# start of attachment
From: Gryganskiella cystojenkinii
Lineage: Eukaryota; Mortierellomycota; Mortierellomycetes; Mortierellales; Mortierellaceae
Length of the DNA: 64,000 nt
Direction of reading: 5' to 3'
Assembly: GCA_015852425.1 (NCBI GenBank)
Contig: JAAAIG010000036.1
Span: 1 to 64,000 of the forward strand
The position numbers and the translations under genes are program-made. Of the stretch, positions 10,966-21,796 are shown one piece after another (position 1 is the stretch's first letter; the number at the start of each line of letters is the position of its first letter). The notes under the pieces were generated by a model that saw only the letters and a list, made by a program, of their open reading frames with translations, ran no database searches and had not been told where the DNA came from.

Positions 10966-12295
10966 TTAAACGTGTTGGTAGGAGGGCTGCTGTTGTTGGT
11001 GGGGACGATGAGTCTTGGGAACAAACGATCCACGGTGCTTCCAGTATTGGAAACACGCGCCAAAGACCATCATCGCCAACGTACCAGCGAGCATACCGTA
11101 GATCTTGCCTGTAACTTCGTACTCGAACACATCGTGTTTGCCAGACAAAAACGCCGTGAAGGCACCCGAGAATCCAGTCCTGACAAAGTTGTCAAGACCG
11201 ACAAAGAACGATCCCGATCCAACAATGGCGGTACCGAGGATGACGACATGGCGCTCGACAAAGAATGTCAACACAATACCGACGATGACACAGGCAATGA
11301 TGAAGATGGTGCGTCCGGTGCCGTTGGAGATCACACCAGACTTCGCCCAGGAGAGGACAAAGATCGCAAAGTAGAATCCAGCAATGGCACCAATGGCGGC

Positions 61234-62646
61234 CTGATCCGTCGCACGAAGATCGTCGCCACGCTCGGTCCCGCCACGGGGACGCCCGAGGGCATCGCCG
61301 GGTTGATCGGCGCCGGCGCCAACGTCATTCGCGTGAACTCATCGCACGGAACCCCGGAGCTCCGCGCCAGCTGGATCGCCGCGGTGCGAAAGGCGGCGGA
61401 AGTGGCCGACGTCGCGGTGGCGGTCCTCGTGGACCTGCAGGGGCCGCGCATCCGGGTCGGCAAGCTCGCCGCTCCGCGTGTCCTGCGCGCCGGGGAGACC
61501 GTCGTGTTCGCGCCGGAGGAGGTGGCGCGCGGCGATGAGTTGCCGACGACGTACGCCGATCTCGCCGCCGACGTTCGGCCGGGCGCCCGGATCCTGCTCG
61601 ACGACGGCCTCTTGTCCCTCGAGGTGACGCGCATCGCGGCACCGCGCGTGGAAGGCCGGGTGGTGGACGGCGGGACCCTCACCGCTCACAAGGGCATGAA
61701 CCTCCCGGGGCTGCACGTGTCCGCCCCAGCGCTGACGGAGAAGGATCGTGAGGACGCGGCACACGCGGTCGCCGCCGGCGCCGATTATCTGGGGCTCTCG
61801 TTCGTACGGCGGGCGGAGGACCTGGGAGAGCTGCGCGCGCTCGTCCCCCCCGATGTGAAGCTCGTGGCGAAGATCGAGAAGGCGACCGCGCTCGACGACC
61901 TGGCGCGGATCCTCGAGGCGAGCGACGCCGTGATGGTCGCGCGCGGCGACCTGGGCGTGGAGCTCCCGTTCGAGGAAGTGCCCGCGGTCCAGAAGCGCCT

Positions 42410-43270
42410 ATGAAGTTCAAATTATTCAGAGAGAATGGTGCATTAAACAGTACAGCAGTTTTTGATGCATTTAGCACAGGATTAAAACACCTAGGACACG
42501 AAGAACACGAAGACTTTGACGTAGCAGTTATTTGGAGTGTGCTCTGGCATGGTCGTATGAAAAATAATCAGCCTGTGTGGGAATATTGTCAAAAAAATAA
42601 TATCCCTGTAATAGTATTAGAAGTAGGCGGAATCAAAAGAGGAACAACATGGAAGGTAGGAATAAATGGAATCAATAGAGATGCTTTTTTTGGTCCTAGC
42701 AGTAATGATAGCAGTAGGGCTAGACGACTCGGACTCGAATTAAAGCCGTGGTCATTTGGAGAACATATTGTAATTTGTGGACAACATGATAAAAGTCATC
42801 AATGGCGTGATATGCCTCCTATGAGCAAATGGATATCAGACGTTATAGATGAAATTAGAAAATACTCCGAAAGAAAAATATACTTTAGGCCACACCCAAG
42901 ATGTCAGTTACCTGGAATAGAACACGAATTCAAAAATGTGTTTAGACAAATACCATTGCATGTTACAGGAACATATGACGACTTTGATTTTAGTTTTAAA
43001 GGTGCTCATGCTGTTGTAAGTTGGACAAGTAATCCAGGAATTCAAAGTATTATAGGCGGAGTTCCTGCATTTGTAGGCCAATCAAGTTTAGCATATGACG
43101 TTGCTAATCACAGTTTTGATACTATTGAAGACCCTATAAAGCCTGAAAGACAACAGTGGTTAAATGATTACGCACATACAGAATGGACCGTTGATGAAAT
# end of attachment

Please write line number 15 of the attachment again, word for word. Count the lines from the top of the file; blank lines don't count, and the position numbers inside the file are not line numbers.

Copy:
Positions 61234-62646